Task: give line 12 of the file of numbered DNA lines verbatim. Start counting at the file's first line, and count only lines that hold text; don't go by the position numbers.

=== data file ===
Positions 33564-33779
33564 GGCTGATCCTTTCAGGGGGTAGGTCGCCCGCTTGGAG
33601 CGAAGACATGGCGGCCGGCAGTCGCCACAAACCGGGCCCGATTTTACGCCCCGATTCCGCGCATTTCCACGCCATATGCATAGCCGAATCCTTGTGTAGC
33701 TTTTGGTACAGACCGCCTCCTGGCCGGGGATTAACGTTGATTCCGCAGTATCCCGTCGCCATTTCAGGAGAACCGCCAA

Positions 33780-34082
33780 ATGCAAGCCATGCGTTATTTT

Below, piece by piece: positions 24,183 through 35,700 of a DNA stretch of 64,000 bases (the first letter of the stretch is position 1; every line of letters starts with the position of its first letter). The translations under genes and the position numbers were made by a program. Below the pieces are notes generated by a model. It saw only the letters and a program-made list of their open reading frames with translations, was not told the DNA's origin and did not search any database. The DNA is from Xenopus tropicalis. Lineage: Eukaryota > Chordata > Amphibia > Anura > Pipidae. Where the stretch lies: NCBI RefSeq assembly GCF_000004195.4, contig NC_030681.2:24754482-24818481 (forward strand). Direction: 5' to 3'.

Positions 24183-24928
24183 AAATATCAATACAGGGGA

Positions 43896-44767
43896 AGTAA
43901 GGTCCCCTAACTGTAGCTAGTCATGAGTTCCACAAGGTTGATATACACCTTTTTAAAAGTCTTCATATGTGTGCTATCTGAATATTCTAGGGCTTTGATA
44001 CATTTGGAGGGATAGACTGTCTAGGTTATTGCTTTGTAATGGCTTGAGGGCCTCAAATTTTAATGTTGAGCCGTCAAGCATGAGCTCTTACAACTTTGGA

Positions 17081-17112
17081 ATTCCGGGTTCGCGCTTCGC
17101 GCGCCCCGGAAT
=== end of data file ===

43901 GGTCCCCTAACTGTAGCTAGTCATGAGTTCCACAAGGTTGATATACACCTTTTTAAAAGTCTTCATATGTGTGCTATCTGAATATTCTAGGGCTTTGATA